Water jet propulsion systems are well-known. They are characterized by an impeller duct which draws in water from near the stern of the boat, accelerates it, and expels it through a nozzle that is pointed rearwardly to drive the vessel forwardly. It is also known to reverse the direction of the exiting jet stream in order to propel the boat rearwardly. The previously known devices have had the disadvantage that they project below the bottom of the boat where they strike rocks or shoals. Also some of their designs comprise a continuous obstruction to forward movement.
Also, some of their designs result in a recirculation of a water and air mixture to the propulsion system, whereby to lower the propulsion efficiency.
It is an object of this invention to provide reversal means for a water jet propulsion system wherein the reversal mechanism provides minimal obstruction to forward flow and, which does not project below the bottom of the boat, and which can direct the exit stream away from the intake to prevent recycling of a water and air mixture.
A water jet propulsion system according to this invention comprises an impeller duct and an exit nozzle. The exit stream is steerable from right to left. A reversal plate is provided which moves upwardly and downwardly to occlude or leave open the steering nozzle, and reversal ports are formed on both sides of the steering nozzle, which lead forwardly, and which preferably slant downwardly.
The above and other features of this invention will be fully understood from the following detailed description and the accompanying drawings in which:
FIG. 1a is a vertical longitudinal cross-section showing a prior art device;
FIG. 1b is a fragmentary section showing another prior art device;
FIG. 2a is a longitudinal cross-section of one embodiment of this invention;
FIG. 2b is a section looking downwardly in FIG. 2a;
FIG. 3a is a longitudinal axial cross-section of another embodiment of the invention; and
FIG. 3b is a horizontal section looking downwardly in FIG. 3a.
A known prior art construction is shown in FIG. 1a, wherein an exit nozzle 2 is connected to an impeller duct 1. A steering nozzle 3 is mounted to receive the effluent stream from nozzle 2. It can swing from right to left to steer the boat. It has a notch port 3b opening downwardly relative to the exit port 3a for reverse propulsion. A bucket 4 (reversal plate) opens or closes exit port 3a.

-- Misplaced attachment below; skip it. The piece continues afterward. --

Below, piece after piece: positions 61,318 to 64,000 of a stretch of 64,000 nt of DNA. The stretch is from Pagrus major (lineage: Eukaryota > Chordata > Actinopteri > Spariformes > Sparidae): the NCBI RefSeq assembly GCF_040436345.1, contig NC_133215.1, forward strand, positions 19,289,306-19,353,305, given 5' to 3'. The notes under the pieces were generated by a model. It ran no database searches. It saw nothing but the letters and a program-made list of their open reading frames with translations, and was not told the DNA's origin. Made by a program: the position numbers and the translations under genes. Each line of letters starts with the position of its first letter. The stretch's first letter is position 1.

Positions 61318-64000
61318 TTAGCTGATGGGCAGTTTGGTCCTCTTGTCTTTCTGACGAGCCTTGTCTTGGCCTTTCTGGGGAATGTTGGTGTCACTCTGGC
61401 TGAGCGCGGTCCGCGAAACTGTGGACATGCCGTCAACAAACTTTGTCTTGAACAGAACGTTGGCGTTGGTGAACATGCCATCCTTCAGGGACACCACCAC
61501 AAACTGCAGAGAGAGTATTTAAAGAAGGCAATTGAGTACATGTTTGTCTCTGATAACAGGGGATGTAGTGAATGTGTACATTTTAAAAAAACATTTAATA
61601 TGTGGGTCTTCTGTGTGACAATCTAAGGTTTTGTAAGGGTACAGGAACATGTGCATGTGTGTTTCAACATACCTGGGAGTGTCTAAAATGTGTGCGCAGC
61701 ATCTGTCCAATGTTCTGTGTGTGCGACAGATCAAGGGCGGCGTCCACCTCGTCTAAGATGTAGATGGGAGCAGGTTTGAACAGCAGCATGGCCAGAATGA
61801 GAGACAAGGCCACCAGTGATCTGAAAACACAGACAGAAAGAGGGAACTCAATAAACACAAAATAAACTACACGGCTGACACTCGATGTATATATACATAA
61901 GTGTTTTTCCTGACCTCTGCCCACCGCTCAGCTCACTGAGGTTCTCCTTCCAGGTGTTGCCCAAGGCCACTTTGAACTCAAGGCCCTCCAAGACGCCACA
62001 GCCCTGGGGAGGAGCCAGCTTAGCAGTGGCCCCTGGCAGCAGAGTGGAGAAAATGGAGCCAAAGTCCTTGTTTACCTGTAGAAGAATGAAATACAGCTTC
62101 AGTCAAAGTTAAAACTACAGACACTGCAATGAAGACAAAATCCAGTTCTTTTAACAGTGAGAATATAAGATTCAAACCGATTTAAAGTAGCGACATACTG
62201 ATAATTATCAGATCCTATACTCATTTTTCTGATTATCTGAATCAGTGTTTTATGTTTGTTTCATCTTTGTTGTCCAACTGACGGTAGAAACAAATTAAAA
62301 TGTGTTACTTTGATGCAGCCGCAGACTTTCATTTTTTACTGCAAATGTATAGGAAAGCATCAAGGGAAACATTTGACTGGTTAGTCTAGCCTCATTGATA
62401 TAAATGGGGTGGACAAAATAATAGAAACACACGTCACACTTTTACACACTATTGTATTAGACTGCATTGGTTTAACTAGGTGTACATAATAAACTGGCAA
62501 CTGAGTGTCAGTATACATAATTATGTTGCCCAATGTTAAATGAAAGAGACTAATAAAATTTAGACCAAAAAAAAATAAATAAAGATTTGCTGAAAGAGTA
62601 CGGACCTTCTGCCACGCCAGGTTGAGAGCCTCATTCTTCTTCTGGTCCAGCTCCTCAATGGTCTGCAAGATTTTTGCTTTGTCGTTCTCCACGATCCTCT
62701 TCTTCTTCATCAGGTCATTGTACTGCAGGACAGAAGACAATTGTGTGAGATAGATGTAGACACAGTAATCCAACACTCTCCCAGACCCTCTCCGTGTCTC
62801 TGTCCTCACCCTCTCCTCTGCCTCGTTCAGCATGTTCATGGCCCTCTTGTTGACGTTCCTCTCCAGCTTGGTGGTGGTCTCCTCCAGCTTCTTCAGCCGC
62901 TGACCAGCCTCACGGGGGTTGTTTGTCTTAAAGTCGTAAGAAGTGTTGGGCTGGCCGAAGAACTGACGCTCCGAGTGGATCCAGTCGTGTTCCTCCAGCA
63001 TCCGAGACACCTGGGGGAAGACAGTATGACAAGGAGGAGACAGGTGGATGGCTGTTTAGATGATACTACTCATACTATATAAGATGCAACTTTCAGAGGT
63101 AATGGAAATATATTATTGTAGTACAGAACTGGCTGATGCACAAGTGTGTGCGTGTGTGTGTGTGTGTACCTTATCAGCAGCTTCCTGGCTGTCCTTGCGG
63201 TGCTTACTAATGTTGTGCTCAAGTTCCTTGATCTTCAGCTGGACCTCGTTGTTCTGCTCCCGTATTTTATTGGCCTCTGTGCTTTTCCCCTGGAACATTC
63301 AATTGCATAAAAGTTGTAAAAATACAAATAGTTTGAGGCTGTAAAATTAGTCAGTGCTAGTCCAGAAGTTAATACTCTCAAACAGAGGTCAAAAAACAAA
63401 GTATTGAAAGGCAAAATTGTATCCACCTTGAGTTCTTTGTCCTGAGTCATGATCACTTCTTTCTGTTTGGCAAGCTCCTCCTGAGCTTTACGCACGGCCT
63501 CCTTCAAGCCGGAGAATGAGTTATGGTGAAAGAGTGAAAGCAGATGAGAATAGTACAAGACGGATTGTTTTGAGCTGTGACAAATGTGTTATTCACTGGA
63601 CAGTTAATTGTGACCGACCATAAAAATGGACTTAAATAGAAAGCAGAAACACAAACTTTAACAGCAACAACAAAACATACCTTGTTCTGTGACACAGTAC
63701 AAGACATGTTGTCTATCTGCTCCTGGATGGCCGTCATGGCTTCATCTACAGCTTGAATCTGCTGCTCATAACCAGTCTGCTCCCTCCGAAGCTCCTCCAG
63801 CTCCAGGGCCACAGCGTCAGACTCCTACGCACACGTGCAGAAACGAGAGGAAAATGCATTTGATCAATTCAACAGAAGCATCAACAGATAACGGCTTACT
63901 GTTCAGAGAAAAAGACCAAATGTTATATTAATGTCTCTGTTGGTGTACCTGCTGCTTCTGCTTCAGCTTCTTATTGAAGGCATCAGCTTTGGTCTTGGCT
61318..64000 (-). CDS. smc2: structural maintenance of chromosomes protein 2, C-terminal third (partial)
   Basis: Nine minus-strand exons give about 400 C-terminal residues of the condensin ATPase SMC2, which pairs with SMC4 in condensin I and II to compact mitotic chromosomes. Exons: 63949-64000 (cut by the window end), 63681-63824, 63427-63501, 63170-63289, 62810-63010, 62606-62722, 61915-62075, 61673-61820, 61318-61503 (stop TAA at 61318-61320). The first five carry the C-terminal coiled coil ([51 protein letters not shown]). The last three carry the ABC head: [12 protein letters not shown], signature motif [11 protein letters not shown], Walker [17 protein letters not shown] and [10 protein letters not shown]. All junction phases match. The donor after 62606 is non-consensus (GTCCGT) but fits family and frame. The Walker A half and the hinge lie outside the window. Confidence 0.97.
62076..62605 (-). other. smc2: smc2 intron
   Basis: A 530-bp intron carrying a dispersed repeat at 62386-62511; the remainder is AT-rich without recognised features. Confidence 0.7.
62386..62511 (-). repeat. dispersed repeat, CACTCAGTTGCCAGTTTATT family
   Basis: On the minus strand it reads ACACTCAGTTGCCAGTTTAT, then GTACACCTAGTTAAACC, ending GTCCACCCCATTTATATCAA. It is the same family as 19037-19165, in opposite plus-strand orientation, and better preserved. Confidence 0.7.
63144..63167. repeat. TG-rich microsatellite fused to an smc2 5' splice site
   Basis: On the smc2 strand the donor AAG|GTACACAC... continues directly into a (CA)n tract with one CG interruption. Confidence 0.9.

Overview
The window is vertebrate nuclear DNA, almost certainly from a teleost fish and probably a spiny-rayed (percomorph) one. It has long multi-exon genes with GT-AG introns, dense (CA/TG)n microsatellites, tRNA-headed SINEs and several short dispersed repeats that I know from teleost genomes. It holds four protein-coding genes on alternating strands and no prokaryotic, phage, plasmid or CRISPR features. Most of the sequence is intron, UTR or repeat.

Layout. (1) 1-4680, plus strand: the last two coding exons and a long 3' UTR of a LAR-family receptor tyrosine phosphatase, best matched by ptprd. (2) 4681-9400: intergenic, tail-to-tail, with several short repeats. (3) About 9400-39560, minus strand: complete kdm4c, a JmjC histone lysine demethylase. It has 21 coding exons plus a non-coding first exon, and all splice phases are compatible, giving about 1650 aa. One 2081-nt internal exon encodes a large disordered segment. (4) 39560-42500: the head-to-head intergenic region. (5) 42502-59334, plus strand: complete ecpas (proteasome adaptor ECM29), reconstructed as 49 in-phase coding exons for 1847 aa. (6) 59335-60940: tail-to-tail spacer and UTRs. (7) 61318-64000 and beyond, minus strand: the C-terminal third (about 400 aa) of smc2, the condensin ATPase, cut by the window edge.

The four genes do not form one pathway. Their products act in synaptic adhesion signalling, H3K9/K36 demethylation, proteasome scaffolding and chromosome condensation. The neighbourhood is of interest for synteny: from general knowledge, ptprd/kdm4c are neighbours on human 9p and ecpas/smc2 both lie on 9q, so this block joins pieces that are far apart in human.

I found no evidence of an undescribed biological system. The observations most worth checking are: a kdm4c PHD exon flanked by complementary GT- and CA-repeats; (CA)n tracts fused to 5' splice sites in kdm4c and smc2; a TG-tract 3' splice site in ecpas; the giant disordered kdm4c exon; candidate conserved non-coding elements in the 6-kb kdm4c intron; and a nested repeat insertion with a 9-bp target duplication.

FIG. 1b shows another prior art construction wherein a forwardly opening reverse nozzle 5 is permanently installed on the lower part of the steering nozzle near exit port 3a. A bucket 6 opens or closes exit port 3a to provide for forward or reverse propulsion.
In the FIG. 1a construction, the tip of bucket 4 is elongated to increase the reverse power by exerting a substantial guidance to the jet stream which issues from notch port 3b. Its inherent defect is that it cannot be used in shoal water or where rocks are present, because the bucket may be damaged if it strikes such an obstruction.
In the FIG. 1b embodiment, the reverse nozzle 5 not only can be broken off in shoal or rocky water, but also constitutes a continuous resistance to forward movement.
In both prior art constructions neither device can develop optimum efficiency because the jet stream is directed forwardly under the bottom of the vessel below the intake 7a of intake duct 7. This stream, which consists of water and air, is easily taken again into the intake duct. This will decrease the output and cause an increase of engine speed on reverse movement.
The device of FIG. 2 illustrates the preferred embodiment of the invention. In this Fig., stern board 11a and bottom 11b of the vessel are shown. An intake duct 12 opens on the bottom and leads to an impeller 13. A drive shaft 14 linked to an engine (not shown) drives the impeller. Impeller duct 15 surrounds the impeller and receives water from the intake duct. The forward end of the impeller duct is connected to outlet end 12a of the intake duct 12. An exit nozzle 16 receives liquid from the impeller duct and is directed axially rearwardly.
A stationary blade 17 extends across the impeller duct and supports a bearing 18 which in turn journally supports the tip of the drive shaft 14. A grating 19 is mounted across intake 12b of intake duct 12 to exclude floating material from the system.
A steering nozzle 20 is provided for left and right hand movement to steer the boat. It is mounted to exit nozzle 16. The opening end 20a on the intake side of the steering nozzle faces toward the outlet port of nozzle 16 and is coaxial therewith when the boat is to be driven straight forwardly or straight reversely as illustrated in the drawings. The steering nozzle has an exit orifice 20b at its discharge end from which propulsion liquid exits. The steering nozzle is mounted to swing from the right to the left by rotation around shaft 22 to steer the boat by "pointing" the exit orifice in an appropriate direction.